Quantcast MiniDV/VHS archive, what settings to use? - digitalFAQ Forum
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05-17-2019, 03:27 PM
jharmon203 jharmon203 is offline
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First, my apologies for creating another thread on this. I did search these forums quite a bit, but I could not find an "updated" thread with regards to current SSD prices and software presets. I searched mini DV, vhs, and other things on this forum, but couldn't find exactly what I was looking for. Lord Smurf I have read a ton of your responses and you have some great information so thanks for all your time you have already put into posting.

I have finally gotten serious about getting all my family VHS tapes and MiniDV tapes on my hard drives. I wanted to create a solution that future proofs the archive with regards to non-deteriorating media format that is also easily accessible. I decided to basically create external hard drives out of the cheapest M.2 SSDs that I can find. WD blue series seems to be a good option. I will give an external SSD to several family members with all the videos sorted in folders and the like. This way they can easily click on whatever video they want to watch and easily sort through content.

I don't like the idea of using DVDs, blue ray, or any type of media that requires careful handling and storage. Disc media scratches and degrades overtime. Non-volatile storage like SSDs carry a bit more of a premium price vs HDD, but not like they used to and they will have a far better life expectancy that an HDD.

Feel free to refute my thoughts or findings.

I used a Canopus 110 to convert the VHS

I used a miniDV camcorder with firewire port to get the miniDV tapes.

Now to my questions:

1) Do you really see any reason not to compress the footage into H.264 format? I have zero plans to make any additional media cuts or anything artsy and I am fairly confident any family member won't really care either. They would rather just have a video clip to click on and enjoy.

2) I have adobe premiere CC 2019. I know it's been said on here that adobe isn't really recommended for the captures. Has it gotten better at all? Will it really be that bad to use this software. How will I notice if it isn't doing a good job.

3) I was planning on upconverting both VHS and MiniDV to 1080. I have tested this out already and it appears decent enough. (probably some of you are out there cringing already) What presets or settings would you recommend for both vhs and mini for the upconvert on these? Or or what settings in general from adobe would you recommend? Or perhaps even another program.

If you made it to the end and plan to offer advice, congrats and thanks a ton from this newbie!
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  #2  
05-17-2019, 06:52 PM
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lordsmurf lordsmurf is offline
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Glad to help.

The Canopus was a mistake. You lost 50% of the color data/quality, if NTSC video (North America).

Never use external USB drives for capture. You'll get dropped frames. Yes, even on SSD. The bottleneck is USB, not the HDD/SSD. Yes, that includes USB3/3.1.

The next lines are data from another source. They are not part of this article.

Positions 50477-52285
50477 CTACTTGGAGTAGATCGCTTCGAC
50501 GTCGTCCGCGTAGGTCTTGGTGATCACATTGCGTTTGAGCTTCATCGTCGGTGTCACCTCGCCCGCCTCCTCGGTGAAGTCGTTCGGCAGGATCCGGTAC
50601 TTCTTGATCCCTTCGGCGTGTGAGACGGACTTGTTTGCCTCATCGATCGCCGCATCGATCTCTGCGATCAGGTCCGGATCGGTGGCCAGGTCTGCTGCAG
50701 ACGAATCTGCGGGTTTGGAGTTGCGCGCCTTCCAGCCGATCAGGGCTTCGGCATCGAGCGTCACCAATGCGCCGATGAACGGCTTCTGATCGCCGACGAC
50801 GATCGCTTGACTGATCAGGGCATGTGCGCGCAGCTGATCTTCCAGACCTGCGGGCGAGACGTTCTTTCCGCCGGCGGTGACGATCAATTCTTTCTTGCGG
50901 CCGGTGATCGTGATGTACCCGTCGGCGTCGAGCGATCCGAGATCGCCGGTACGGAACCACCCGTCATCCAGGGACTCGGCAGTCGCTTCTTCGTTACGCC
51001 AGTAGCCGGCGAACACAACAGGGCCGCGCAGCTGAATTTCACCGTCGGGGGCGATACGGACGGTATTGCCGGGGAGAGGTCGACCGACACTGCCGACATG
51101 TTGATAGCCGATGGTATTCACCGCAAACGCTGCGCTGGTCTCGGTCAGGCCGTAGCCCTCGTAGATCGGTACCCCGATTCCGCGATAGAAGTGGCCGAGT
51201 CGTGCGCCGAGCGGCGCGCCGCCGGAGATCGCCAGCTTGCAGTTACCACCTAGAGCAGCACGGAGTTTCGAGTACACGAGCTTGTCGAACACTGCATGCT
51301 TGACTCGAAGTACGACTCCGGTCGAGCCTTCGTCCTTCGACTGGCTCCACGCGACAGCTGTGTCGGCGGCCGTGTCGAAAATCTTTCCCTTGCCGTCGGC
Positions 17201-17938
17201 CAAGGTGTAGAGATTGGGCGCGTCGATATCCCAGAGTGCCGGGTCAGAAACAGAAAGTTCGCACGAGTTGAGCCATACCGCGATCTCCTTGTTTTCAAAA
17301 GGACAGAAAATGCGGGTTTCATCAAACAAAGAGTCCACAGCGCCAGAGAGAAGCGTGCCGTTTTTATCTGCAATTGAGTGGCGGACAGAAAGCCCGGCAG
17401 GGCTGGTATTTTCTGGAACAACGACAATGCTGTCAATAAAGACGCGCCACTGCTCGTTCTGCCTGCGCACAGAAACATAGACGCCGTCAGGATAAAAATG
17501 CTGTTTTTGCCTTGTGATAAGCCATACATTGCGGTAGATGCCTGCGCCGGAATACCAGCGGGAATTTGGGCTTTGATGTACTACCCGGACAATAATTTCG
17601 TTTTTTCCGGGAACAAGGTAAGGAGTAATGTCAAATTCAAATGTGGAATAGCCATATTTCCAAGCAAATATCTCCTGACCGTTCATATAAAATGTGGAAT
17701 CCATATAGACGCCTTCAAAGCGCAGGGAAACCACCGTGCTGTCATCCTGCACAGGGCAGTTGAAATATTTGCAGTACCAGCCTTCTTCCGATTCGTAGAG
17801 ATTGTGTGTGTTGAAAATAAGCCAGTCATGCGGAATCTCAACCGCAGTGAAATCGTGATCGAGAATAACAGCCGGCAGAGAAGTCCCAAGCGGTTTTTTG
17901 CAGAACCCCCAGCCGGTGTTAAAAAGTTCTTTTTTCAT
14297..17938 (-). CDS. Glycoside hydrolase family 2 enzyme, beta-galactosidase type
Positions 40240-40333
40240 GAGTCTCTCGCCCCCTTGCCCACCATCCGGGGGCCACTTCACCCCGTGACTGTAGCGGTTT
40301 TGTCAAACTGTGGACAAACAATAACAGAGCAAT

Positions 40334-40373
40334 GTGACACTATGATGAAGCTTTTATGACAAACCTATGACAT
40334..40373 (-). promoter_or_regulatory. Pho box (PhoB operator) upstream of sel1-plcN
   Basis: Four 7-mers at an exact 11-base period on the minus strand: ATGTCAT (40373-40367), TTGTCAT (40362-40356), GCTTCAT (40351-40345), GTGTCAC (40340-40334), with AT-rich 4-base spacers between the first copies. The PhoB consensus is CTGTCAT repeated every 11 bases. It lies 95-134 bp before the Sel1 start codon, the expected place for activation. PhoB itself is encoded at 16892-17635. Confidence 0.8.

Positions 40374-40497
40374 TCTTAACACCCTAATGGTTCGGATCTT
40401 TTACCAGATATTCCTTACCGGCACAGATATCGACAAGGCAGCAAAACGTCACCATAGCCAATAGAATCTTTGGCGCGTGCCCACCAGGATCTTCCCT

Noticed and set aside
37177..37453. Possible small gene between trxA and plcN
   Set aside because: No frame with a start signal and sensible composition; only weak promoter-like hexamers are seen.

SSD actually has less lifespan than HDD, but it doesn't matter as much as using multiple media. HDD/SSD + optical. Because you can never have too many backups. Good backup policy insists multiple media types be used.

H.264 is a delivery format, meaning it can never really be edited. It's lossy. At worst, keep a high bitrate 15mbps MPEG-2 file. I guess you can compress to higher bitrate H.264, meaning better than Youtube, and using quality software. NOT HANDBRAKE! I strongly suggest learning selur's Hybrid, and use it. Amazing freeware, and I actually find myself using it more than MainConcept lately ($$$ payware).

Do not capture with Premiere. VirtualDub is better. But you're using a low-quality Canopus DV box, so WinDV is suggested. Or Scenalyzer.

Don't upconvert. It gets worse, never better. Leave it max SD, 720x480 resolution. You will never upscale as well as a TV. Let the TV upscale if it must.

You're definitely headed down the wrong path. Hopefully this gets you veering back on a good path.

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  #3  
05-17-2019, 07:19 PM
sanlyn sanlyn is offline
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Quote:
Originally Posted by jharmon203 View Post
First, my apologies for creating another thread on this. I did search these forums quite a bit,
As far as I can tell from your post, you might have read "quite a bit" but you either misread most of it or you were mistaking another forum for this one. Don't attribute your methods to this forum's advice. Except for using a DV camera and Firewire for MiniDV source, you have used none of the recommendations, guides, or methods advised in this forum. I felt it necessary to caution our readers that none of the advanced users here would advise doing anything with video that you've done so far except store your low quality videos on SSD.

Quote:
Originally Posted by jharmon203 View Post
I used a Canopus 110 to convert the VHS
Whatever makes you happy. We recommend against it. Always have. Always will.

Quote:
Originally Posted by jharmon203 View Post
Do you really see any reason not to compress the footage into H.264 format?